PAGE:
There are an increasing number of business scenarios now relying upon the use of secure and reliable email, but we believe that only a fraction of these are being conducted in such a manner. There is undoubtedly a perception within the business community that messages sent using corporate email facilities are inherently secure. If only they knew! IT departments are fully aware of the vulnerabilities associated with email traversing the internet, and in some cases have implemented server-centric solutions to address the problem, but unfortunately this covers only a tiny fraction of email traffic, and can hardly be considered an ideal, end-to-end solution.
Standards for secure email have been around for many years. Indeed, secure email using Public Key Infrastructure (PKI) was defined by an internet standards committee nearly a decade ago. Commonly referred to as S/MIME, the facility to send secure and digitally signed email messages is present in all mainstream email clients, and yet few organizations appear to make this feature available to their users.
Considering the many points of vulnerability that exist between sender and recipient, it is incredible how blasé we have become in our use of this particular communication method.
Despite the ubiquity of electronic distribution file types, such as Adobe's Portable Document Format (PDF), many organizations still use expensive courier services to hand-deliver important business documents. Why is this? The answer in part has a lot to do with the idea of "Registered Delivery." Again, email clients have the capability to request a "delivered receipt" and even a "read receipt," but these are often dismissed or ignored by the message's recipient.
If the business community is to rely on email as an alternative to courier services, then it must provide a truly reliable, secure, cost-effective and non-repudiable service which meets the requirements of industry and government regulators and compliance initiatives.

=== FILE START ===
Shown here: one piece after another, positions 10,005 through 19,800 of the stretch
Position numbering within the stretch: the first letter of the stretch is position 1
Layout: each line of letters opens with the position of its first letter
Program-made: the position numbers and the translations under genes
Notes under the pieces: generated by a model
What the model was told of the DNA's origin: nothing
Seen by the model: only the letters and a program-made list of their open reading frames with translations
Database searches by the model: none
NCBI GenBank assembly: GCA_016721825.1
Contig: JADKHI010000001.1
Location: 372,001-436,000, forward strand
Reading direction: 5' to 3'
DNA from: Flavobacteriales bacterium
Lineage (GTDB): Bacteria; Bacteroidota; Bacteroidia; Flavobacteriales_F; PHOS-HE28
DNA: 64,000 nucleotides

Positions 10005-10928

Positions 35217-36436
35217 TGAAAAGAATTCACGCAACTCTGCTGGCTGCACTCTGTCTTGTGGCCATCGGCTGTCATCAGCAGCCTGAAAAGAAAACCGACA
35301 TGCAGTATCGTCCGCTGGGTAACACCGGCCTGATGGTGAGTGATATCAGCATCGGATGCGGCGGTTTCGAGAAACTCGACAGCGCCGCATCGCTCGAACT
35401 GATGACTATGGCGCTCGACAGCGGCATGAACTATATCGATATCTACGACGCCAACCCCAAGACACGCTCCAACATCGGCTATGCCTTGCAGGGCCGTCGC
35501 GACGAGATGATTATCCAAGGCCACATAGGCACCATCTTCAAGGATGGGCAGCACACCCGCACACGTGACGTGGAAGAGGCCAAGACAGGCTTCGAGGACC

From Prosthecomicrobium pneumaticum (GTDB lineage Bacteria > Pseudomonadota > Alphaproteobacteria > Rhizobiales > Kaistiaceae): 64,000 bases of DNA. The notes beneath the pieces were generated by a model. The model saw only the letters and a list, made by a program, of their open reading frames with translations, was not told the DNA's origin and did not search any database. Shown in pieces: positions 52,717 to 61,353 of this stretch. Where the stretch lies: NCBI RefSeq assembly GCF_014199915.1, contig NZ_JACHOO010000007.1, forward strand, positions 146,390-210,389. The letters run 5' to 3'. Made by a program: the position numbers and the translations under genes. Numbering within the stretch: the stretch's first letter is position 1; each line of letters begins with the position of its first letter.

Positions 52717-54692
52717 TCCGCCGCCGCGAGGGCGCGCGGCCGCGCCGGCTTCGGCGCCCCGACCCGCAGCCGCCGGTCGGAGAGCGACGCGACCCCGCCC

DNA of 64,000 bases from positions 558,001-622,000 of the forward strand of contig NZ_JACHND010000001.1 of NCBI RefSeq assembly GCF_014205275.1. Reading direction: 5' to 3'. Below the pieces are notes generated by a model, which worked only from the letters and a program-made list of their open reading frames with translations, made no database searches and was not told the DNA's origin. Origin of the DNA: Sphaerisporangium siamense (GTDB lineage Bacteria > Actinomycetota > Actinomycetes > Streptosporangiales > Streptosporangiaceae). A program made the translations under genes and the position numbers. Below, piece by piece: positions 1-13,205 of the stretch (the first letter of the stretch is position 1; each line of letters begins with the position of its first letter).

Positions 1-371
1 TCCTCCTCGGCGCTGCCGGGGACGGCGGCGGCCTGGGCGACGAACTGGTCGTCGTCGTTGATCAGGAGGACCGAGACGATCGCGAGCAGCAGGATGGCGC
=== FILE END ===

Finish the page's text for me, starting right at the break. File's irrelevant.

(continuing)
The following list represents the must-have elements of such an electronic, certified delivery service:
• No significant IT administrative overhead
• Scalable for use with large numbers of senders and recipients
• As ubiquitous as the most common internet technology
• No effective limit on document size
• No pre-established coordination requirements between sender and recipient
• No user training requirements
• Integration with internal and trusted partner email systems
• Message tracking and status reports to accommodate compliance requirements.
Sensitive email documents need to be protected both in transit and on arrival. Unprotected email, which probably represents more than 99 percent of all email communications, is easy to intercept and access, and if malicious intent is part of the equation, modify or pass on for other nefarious reasons.
In business circles, over 70 percent of corporate security breaches are reported to emanate from within the confines of the organization, and are being committed right now by a company's own employees. This fact alone makes a strong case for ensuring that important email messages can only be distributed and accessed by the intended sender and recipient, and that after they have been read they can be archived to a secure area retaining an appropriate level of security.
One other area that businesses should consider when thinking about securing sensitive company information is that of the legal consequences. The 1998 version of the Data Protection Act puts an emphasis on information owners to ensure that material of a sensitive nature is properly protected.
The act implies that sending out unprotected email, under certain circumstances, is a dereliction of care. It contains eight data protection principles, covering areas such as ensuring that data is processed fairly, is lawfully obtained, and is only used for the purposes for which it was intended. The data must be accurate and where appropriate kept up-to-date, and should be stored for no longer than is necessary to preserve the rights of the individual users.
Providing protection facilities for important documents that need to be moved around between computer users, either internally or externally, makes common sense. Any encryption solution deployed needs to be flexible in its approach, and at the same time unrestrictive in its operational use.
It must of course be highly secure when used, but it should not add layers of restrictive bureaucracy that would cause it to remain unused. There are some organizations that have a need to protect most of their communications, and for these a more formal approach to communications management is required. But for the rest, the best approach is to allow users to manage their own communications and have the protection facilities available for use whenever necessary.
Email travels across the internet in plain text, bouncing from router to router until it reaches the recipient's email server with levels of security probably less than that of a picture postcard traversing the postal system. Secure email is clearly a fundamental requirement for financial institutions, governments, healthcare and other organizations with a compelling need to protect confidential information; but it is also an issue for every other organization currently conducting business on the back of a digital postcard.
-Andrew Kellett and Richard Edwards are research analysts at Europe-based Butler Group.